For instance, CCTC currently offers a cybersecurity course of study. Currently, five or six students are enrolled and it is offered exclusively online. Meanwhile, space for mechatronics is already being developed, with four classrooms to be devoted to the program.

Mikota estimated the Kershaw County campus will have 500 students enrolled when classes begin in January.

“We’re looking at doubling that over time and we need the space to expand,” Mikota said, adding the larger classroom sizes should be able to do that, but the school may expand yet again at some point. “We expect to expand, especially with ATEC loading up and other growth. We have to think about the next 15 to 20 years.”

As the tour came to the college’s computer lab space and testing rooms, Mikota and CCTC Kershaw County Program Manager Nancy Reading said Kershaw County is tied with Sumter County with 97 students in its S.C. Scholars program where students earning a 2.0 grade point average can attend CCTC tuition free.

Burns said he met with a family after the recent Boykin Christmas Parade who he said was living “in poverty.”

“They have a daughter who is taking advantage of that program and will be the first in the family to go beyond a high school education,” Burns said.

Inside a medical biology lab classroom, Mikota said CCTC doesn’t gauge its success by pure enrollment, but by how many students successfully enter the workforce.

“Ninety-one percent of our students are placed in their field of study,” he said, adding in response to a question that the school does track how its graduates are doing.

The tour made its way around to CCTC’s front entrance on the west side of the building. There, Reading said she and Mikota hope the space will be seen as a meeting place for students.

“We hope this will be an area with a lot of traffic, including for student organizations. We want students to get the whole college experience,” she said.

Mikota said he is looking forward to how easy it will be for students who wish to take a different educational path to do so on the new joint campus. Not only will it be easier for ATEC students to walk across campus to take dual-enrollment courses, but many CCTC students who complete their associate’s degrees will be able to enroll at the University of South Carolina as juniors.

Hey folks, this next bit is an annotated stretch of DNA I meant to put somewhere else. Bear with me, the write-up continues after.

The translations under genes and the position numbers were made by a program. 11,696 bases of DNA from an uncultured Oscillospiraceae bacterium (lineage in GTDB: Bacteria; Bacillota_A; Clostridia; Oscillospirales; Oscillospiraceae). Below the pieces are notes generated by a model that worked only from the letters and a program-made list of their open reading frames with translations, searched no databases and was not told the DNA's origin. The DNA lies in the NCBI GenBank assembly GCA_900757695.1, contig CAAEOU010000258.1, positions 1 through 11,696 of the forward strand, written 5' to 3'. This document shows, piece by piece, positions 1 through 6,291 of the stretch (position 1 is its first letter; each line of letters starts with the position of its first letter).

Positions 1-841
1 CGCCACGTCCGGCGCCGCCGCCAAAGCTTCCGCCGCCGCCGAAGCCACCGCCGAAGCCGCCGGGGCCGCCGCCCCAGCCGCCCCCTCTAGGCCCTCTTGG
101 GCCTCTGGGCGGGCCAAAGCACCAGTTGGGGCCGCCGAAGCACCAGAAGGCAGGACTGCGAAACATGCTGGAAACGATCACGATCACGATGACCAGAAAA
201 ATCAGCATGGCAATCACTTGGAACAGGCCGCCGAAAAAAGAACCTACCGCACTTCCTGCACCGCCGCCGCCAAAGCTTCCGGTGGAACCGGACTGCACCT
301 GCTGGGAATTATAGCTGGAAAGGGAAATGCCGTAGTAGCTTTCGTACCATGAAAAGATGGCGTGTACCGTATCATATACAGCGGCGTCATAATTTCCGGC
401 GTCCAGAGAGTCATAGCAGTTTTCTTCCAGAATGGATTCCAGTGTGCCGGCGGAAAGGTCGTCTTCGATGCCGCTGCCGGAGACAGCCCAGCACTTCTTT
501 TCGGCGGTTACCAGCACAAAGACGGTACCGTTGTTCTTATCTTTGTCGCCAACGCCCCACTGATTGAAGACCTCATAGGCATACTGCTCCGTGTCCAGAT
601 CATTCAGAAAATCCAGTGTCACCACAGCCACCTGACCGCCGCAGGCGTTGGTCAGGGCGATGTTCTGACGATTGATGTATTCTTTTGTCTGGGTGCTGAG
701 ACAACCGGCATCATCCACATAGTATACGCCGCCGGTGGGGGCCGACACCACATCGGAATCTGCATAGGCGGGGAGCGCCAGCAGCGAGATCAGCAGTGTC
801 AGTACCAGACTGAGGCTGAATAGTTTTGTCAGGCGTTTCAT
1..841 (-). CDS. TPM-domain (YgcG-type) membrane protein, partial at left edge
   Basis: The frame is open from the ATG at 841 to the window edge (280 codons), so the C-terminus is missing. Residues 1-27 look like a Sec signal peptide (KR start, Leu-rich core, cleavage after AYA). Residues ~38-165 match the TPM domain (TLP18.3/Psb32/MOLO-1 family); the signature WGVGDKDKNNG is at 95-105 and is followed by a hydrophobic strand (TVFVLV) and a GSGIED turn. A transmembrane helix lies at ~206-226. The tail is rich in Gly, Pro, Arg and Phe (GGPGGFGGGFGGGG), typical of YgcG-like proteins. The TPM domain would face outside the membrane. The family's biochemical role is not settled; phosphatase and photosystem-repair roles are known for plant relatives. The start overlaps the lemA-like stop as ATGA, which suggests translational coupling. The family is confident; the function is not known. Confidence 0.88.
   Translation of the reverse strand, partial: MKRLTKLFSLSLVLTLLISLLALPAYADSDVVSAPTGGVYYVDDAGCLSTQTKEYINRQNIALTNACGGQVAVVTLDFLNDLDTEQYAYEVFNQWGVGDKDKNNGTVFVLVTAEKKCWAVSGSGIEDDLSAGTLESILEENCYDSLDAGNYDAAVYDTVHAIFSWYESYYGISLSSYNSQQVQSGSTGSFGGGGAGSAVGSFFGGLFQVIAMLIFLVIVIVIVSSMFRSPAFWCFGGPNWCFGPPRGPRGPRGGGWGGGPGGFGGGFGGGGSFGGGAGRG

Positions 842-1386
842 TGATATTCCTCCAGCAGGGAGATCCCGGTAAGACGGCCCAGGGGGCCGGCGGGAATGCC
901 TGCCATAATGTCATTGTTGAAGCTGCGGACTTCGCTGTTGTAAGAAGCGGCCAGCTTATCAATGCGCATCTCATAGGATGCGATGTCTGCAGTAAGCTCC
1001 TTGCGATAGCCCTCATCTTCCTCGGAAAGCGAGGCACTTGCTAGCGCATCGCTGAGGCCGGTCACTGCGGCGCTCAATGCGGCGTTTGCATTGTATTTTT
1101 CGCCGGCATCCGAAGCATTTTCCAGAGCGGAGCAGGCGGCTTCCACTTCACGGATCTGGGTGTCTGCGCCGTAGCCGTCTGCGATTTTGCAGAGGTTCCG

Mikota even said there is a possibility that, in the future, students may be able to complete their degree programs on the CCTC campus rather than having to go elsewhere.

Students attending CCTC will have a library and study rooms to use, both of which sport “whiteboard” tables that can be written on and then erased. The library will be more electronic than physical -- thereby opening it up as another meeting space -- utilizing an interlibrary loan program with schools across the country.

“The new faculty and staff are passionate and excited about the new facility,” Mikota said as the tour drew to a close. “We can have a great facility, but we need the best faculty and staff.”

Ahead of classes starting Jan. 16, 200 Kershaw County 8th Graders will visit the new building on Jan. 5 for a “manufacturing expo.”

“It’s a chance to get them in the pipeline,” McLean said. “It will show them they don’t have to go through a four-year program and still have a very rewarding life.”

A grand opening and ribbon cutting will take place at 9:30 a.m. Jan. 18, two days after classes start. The event will feature more tours and the school will host a CCTC commissioners meeting that day.

McLean said there will also be a “discovery day” for Kershaw County students on March 23; the public will be invited to a similar event that evening.

Dennis Stuber, who is part of the Kershaw County Public Facilities Corporation, said he was impressed with the tour and the facility.

“This is a big asset for industry and business,” he said.